"It's the only place where you can hike on a long-distance trail and see whales and icebergs," Anderson said.
It's also where the crossover would begin to the European leg of the trail. Walter Anderson, a former Maine state geologist, explained why.
A few hundred million years ago, after the continental plates of Europe and North America collided, they broke up and drifted toward their present locations, Anderson said. The remnants of that colossal crash formed mountains that now rim the North Atlantic.
On the west they're called the Appalachians. On the east, they're known by a variety of names — from the Western Alps in Norway to the Caledonides on the British Isles and Atlas Mountains in Morocco, where they end.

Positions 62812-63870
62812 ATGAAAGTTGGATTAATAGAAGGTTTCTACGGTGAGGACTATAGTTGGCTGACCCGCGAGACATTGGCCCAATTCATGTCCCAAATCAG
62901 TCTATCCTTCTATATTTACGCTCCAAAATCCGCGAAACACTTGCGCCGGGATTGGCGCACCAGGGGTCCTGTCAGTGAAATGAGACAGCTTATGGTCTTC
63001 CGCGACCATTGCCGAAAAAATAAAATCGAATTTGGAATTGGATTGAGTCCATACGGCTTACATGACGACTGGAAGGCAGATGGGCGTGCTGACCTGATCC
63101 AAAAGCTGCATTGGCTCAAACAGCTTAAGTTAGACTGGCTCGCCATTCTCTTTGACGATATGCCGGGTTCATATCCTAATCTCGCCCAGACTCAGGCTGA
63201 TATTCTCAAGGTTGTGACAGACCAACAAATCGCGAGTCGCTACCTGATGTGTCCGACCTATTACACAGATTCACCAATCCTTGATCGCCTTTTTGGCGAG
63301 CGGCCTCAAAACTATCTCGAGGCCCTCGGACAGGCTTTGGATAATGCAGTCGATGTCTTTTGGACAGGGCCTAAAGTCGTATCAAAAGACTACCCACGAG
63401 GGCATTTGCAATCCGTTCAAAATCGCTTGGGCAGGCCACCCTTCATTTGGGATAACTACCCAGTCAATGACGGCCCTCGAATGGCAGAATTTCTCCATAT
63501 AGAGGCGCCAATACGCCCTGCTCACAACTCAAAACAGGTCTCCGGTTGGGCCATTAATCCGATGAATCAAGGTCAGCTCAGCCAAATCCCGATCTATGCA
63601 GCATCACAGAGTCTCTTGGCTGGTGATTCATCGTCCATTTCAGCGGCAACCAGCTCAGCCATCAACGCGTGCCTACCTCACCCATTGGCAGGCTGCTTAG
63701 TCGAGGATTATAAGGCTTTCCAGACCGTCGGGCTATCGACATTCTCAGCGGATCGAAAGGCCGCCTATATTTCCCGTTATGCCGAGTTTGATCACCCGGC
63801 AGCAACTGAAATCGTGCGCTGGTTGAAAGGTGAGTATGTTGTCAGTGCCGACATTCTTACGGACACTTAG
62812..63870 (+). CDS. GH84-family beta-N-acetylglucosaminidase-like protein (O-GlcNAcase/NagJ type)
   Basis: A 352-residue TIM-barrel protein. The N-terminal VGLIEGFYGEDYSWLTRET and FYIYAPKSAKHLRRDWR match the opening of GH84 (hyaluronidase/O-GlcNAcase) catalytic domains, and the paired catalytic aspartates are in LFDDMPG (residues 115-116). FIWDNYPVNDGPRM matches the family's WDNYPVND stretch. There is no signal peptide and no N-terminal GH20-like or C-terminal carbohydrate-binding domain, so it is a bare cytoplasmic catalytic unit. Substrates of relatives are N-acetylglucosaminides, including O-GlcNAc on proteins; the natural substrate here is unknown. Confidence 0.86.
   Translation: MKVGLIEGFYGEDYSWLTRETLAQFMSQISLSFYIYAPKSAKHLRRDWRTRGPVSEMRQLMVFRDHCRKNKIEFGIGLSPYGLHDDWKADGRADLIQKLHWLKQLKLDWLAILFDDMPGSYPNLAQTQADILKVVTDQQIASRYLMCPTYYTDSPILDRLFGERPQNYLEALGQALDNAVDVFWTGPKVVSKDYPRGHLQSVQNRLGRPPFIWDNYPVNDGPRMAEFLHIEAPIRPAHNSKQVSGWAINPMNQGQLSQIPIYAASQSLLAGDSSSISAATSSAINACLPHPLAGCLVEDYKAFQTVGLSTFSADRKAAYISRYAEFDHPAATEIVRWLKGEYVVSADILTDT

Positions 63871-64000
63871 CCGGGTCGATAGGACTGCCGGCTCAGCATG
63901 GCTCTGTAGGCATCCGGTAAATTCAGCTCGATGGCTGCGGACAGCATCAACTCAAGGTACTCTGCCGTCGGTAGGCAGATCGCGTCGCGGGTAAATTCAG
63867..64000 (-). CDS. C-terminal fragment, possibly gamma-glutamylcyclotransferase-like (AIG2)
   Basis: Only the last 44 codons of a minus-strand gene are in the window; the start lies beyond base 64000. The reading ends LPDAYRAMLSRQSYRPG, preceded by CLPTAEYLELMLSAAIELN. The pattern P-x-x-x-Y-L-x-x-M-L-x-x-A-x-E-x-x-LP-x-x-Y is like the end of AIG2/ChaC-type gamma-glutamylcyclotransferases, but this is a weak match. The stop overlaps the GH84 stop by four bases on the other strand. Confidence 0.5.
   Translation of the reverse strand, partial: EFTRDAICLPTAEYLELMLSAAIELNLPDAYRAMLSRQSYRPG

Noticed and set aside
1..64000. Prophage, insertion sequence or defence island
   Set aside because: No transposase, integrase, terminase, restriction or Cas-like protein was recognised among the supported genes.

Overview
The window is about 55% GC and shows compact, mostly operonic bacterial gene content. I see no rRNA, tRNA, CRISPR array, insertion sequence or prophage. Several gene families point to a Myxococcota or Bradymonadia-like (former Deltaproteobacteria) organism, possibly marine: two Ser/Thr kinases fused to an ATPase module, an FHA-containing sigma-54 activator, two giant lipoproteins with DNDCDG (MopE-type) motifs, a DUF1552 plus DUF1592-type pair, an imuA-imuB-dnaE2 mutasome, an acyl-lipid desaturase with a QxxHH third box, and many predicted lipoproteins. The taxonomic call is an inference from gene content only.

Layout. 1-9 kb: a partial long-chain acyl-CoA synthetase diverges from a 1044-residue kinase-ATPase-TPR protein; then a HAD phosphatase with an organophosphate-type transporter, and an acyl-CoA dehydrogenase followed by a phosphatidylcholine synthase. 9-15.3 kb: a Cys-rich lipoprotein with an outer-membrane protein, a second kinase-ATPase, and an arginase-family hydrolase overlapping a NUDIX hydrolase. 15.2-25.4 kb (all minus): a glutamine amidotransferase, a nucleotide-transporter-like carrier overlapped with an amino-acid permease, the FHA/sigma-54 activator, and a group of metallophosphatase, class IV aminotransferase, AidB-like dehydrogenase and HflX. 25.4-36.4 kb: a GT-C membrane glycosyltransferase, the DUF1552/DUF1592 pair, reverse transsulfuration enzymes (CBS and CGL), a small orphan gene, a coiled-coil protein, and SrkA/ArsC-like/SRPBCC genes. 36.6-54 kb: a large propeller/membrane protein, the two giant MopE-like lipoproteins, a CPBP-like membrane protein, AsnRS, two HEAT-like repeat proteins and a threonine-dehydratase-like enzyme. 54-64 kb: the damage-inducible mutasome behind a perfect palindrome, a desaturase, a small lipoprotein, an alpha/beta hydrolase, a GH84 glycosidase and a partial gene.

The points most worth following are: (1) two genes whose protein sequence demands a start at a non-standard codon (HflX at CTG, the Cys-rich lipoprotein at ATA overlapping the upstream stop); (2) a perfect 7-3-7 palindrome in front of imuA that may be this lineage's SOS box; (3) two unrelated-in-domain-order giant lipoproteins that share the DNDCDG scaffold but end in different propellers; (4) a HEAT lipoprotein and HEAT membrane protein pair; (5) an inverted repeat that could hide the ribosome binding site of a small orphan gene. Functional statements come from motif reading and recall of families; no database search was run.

As it's now shaping up, the IAT will brush the east coast of Greenland before picking up in Ireland and Northern Ireland, Wales and Scotland. It will resume on the mainland in Norway and proceed south through France, Portugal, nip western Spain and end in Morocco. Trails already exist along much of the conceptual route, planners point out, so participating countries in many cases can mark certain trail segments with the IAT sign to make it part of the network.
Where the trail meets the seas or overland gaps, hikers will have to make their own ferry or train arrangements.
Richard Anderson said he and other IAT leaders have already talked up the idea with European counterparts and initial reactions are positive.
In Ireland, the IAT extension "has and is being taken seriously" since it was first presented last year, said Cormac Macdonnell of the Irish Sports Council's National Trails Office.